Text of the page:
Monday, August 14, 2006

Something's afoot in youth services

Guido Fawkes covers the Sunday Times allegations that nu-labour’s favourite think-tank, the IPPR, is offering firms privileged access to government policy makers as part of paid-for “sponsorship” programmes.

The latest edition of ‘Young People Now’, the sector magazine for youth services,
reports that:

An influential think-tank looks set to condemn unstructured activities for young people - including several aspects of youth work - when it reports in the autumn. The Institute for Public Policy Research is carrying out a study of youth policy. Researchers have found that "non-cognitive" social and emotional skills, such as self-esteem, are key to making a successful transition to adulthood. These can be developed through interaction with peers, institutions, the local environment, and parents.

However, it is thought that non-structured activities, such as hanging around with friends at a youth club, have a negative effect.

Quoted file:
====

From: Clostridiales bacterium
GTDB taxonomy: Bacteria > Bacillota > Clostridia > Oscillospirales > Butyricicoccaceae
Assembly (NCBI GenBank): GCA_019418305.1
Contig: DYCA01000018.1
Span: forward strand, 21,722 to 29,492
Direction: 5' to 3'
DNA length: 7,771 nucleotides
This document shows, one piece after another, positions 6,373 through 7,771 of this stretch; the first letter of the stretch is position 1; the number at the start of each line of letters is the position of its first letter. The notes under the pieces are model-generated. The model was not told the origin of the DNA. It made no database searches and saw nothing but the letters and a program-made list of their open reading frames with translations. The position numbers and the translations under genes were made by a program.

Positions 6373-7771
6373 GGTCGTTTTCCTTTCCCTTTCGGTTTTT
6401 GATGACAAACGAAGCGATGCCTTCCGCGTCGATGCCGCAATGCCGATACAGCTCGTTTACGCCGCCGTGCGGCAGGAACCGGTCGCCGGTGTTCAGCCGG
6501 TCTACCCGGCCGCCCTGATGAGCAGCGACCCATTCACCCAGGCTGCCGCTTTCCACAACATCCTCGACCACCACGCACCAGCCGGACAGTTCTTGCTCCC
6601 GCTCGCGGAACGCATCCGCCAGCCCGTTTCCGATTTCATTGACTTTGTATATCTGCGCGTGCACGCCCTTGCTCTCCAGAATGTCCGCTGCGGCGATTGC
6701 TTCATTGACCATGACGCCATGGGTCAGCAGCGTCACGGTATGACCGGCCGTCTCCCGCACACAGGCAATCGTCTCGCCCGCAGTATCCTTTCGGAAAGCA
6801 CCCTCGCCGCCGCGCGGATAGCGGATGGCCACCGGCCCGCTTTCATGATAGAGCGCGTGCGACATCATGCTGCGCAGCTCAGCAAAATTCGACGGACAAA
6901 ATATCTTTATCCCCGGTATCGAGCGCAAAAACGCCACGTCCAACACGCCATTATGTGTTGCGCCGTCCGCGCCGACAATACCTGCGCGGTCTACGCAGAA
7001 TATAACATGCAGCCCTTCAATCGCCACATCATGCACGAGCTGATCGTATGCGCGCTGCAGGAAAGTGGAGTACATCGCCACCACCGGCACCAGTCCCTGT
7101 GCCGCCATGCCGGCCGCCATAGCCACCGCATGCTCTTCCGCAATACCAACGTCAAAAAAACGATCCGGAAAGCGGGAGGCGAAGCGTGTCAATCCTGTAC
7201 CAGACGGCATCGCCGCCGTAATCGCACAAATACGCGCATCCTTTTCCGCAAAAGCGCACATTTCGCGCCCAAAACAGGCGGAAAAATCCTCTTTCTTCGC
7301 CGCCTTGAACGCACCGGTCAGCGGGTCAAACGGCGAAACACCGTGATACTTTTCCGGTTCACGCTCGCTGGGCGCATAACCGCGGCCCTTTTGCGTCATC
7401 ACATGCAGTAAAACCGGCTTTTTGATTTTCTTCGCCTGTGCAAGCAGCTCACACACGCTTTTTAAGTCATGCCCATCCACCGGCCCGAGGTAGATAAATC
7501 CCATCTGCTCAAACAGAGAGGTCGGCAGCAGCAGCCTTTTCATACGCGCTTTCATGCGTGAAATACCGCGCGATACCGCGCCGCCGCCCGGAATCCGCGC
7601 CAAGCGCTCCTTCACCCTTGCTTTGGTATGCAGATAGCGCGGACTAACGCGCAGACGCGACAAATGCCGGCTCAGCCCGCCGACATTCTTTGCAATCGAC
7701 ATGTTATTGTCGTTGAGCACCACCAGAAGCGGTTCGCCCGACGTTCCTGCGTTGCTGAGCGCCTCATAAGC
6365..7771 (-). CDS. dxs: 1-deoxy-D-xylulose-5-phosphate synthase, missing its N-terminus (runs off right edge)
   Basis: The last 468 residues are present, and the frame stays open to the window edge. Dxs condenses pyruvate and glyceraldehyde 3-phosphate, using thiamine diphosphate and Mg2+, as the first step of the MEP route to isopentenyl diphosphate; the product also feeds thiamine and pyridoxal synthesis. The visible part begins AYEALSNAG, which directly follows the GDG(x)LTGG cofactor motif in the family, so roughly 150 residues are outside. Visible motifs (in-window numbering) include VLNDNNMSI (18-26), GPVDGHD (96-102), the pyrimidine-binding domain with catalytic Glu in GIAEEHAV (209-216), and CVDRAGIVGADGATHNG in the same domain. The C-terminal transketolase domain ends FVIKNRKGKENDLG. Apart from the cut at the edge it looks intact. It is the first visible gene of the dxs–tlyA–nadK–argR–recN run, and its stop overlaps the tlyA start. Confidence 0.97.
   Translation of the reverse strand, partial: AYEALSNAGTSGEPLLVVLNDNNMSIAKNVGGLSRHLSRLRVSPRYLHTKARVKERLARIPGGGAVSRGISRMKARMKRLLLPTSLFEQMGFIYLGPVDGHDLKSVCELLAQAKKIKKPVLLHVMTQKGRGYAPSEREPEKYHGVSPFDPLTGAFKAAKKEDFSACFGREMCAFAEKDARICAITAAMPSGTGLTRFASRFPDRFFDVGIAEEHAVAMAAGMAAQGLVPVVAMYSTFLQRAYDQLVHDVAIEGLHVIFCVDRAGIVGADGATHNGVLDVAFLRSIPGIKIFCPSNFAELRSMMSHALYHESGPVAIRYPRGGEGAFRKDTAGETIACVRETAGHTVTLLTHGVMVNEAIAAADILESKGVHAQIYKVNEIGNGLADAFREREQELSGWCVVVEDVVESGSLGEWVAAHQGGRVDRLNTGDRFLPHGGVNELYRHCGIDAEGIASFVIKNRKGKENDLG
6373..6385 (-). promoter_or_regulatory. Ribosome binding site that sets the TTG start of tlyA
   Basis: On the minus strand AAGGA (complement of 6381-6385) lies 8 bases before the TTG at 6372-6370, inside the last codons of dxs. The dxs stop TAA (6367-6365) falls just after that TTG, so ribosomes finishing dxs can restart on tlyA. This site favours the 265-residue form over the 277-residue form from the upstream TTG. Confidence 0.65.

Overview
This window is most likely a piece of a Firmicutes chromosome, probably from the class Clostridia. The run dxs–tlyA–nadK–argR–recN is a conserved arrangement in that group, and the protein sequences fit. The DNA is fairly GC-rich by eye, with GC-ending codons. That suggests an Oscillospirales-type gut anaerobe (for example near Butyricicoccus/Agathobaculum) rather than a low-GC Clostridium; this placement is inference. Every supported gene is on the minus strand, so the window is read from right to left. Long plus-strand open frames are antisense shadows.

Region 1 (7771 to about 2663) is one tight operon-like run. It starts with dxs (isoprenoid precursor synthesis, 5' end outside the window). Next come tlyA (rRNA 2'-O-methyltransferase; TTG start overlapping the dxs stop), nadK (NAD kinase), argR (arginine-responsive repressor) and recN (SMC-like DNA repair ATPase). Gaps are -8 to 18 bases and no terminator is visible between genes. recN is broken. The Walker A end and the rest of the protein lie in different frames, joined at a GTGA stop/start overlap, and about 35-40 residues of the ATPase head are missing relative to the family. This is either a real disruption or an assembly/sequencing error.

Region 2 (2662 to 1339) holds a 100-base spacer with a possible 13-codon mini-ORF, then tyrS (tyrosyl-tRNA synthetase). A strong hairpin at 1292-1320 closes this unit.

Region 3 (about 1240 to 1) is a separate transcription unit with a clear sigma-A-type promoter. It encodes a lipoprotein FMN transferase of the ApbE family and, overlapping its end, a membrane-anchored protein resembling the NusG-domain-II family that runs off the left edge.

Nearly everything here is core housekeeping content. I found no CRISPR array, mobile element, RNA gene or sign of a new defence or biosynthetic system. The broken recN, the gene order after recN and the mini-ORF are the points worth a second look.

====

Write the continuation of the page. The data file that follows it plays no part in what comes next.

We wonder how many adults would tolerate conducting their social lives entirely through evening classes? But that aside, funnily enough, only three weeks earlier:
Youth minister Beverley Hughes criticised statutory youth services at the launch of a parenting initiative last week. Hughes told delegates at an event held by the Institute for Public Policy Research that services for excluded young people were important, not who delivers them. "Youth provision in this country by local authorities has an appalling record, so you need diversity," she said.
Sounds to us as if the build-up for a private sector putsch on youth services has begun.


Post a Comment

<< Home